You have to admire people like her, and the Russell Brands of the world, for taking bold positions on important environmental and social justice issues.  But those who wear their non-voting status like a badge of honour are not only missing the boat, but can’t even get to the dock. No doubt we should be critical of our out dated first-past-the-post parliamentary system, controlled by old white guys and manipulated by large corporate donations. But we need to get inside the system in order to reform it. It’s certainly not the only tactic to focus on, but no talk of “revolution” and protests is ever going to change it purely from the outside.


The Power of the Vote

Afghanistan’s First Parliamentary Election in 33 Years 

by Kathy Santini

“It’s a good day to die,” my co-worker Jim Chiavelli said half-jokingly, as he puffed on his stogy. I wasn’t so sure, but it was a distinct possibility, given that we were both working as journalists covering the first parliamentary elections in Afghanistan in 33 years. Security was tight and tensions were high, as the Taliban and other groups had threatened violence. Reports had it that several candidates had been killed in the days before polling.

Dressed in a flack vest, army helmet and a shawl which covered my head and helmet, I set out early on Sept. 18, 2005, to watch Afghans vote, many for the first time. After 33 years of communist and Taliban rule, civil war, the U.S. invasion of Afghanistan, the toppling of the Taliban regime and Afghan presidential elections which were held in 2004, today’s vote would elect a parliament.

Withstanding the presidential election the year before, can you imagine living in a country whose last election was 33 years ago? Given that the legal voting age is 18 and the country has an average life expectancy of 50 years, a whole generation of Afghans had never voted before the September 2005 election, having died before being given the opportunity.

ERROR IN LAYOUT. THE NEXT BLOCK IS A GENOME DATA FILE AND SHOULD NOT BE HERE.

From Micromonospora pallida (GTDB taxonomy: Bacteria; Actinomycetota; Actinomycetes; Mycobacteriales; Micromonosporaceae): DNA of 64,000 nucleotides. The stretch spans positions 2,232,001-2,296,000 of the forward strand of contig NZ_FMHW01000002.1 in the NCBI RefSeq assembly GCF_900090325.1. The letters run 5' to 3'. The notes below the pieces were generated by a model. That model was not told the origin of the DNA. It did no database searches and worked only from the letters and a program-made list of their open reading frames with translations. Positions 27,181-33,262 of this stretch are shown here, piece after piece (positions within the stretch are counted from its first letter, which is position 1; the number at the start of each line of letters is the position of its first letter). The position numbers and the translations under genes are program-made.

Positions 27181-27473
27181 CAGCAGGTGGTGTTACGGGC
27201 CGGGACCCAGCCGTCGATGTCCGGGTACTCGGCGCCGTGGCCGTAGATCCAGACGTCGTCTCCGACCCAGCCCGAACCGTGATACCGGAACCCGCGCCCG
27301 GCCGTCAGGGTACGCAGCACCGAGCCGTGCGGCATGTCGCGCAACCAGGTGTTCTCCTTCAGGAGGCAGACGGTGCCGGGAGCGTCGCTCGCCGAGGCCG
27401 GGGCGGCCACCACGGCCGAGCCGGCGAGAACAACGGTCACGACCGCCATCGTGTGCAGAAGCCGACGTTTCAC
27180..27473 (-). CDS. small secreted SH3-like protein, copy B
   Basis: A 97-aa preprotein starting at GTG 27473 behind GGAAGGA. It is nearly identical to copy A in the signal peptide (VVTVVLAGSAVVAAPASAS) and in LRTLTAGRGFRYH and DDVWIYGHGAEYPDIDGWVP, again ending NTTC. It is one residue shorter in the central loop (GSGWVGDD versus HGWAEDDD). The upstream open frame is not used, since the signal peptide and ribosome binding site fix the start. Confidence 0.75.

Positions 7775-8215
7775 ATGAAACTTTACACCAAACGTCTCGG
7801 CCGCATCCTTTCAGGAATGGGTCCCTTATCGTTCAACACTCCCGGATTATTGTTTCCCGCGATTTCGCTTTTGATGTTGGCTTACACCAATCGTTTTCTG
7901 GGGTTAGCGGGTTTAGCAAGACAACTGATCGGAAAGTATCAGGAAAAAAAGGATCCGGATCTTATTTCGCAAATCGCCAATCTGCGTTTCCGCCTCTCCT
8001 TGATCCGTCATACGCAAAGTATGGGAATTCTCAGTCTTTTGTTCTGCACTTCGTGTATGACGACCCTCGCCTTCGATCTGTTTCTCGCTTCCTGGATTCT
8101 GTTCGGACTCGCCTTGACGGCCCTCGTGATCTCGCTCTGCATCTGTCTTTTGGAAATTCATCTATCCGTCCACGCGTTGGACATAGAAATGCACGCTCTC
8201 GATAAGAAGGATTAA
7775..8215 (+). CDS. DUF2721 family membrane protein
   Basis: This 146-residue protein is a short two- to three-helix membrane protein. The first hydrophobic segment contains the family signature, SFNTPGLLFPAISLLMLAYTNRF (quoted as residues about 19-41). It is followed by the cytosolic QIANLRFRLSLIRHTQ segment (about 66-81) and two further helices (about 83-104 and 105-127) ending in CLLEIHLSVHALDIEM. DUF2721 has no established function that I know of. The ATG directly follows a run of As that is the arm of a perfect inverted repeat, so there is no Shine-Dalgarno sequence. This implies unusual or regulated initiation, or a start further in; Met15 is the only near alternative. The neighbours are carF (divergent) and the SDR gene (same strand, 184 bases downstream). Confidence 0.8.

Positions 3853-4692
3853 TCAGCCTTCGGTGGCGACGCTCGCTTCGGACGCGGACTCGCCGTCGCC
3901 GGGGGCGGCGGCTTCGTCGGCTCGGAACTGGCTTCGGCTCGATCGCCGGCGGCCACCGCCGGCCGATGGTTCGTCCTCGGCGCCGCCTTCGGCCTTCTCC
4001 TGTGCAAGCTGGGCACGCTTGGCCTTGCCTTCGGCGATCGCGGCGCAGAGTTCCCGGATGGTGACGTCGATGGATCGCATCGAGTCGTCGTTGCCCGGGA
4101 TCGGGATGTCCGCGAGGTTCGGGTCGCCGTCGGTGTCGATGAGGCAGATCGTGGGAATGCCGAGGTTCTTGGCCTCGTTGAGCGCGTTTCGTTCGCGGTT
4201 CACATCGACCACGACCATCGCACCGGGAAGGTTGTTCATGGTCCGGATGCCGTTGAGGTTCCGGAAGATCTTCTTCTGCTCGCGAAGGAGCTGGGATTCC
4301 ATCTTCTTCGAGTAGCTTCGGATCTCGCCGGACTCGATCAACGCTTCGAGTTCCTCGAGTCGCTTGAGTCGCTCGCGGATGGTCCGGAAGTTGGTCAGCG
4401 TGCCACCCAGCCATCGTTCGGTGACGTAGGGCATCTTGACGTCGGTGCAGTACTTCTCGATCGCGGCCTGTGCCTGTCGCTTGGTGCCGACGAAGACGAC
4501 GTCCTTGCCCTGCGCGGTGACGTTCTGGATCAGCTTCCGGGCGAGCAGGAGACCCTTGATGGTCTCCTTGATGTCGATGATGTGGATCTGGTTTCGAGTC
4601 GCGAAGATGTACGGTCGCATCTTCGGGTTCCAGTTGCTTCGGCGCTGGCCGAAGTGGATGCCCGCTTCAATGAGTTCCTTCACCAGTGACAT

With voting such a foreign concept and heightened security concerns, it’s impressive that voter turnout was 50%. In a country with dauntingly rugged terrain, a rural population of 80%, limited transportation options, and a literacy rate of 28%, the turnout shows an impressive desire by Afghans to exercise their voting franchise. (Compare this to the recent provincial election in B.C., where turnout was 52 %.)

It was an incredible honour and professional highlight to watch women vote, the same women who were for many years kept prisoners in their homes by the Taliban regime. And to see that despite years of Taliban rule, there were a number of women brave enough to run for office. I wondered if the women voters were voting based on their own convictions, or had they been influenced by others, say their husbands? In my admittedly limited poll of the eight women I asked, some indignantly replied, that they were their own women.

The ballots were different than the ones we’re familiar with here at home. Because of low literacy rates, all candidates had an icon next to their names on the ballot. Pictures of footballs, cars and different kinds of flowers are just a few of the symbols used.  A shortage of icons resulted in some candidates having multiple images as their symbol, for example, four footballs, instead of one. Symbols were chosen by the electoral committee, to limit the chance of a candidate gaining an advantage because their symbol was viewed favourably by the Afghan culture, while another was not.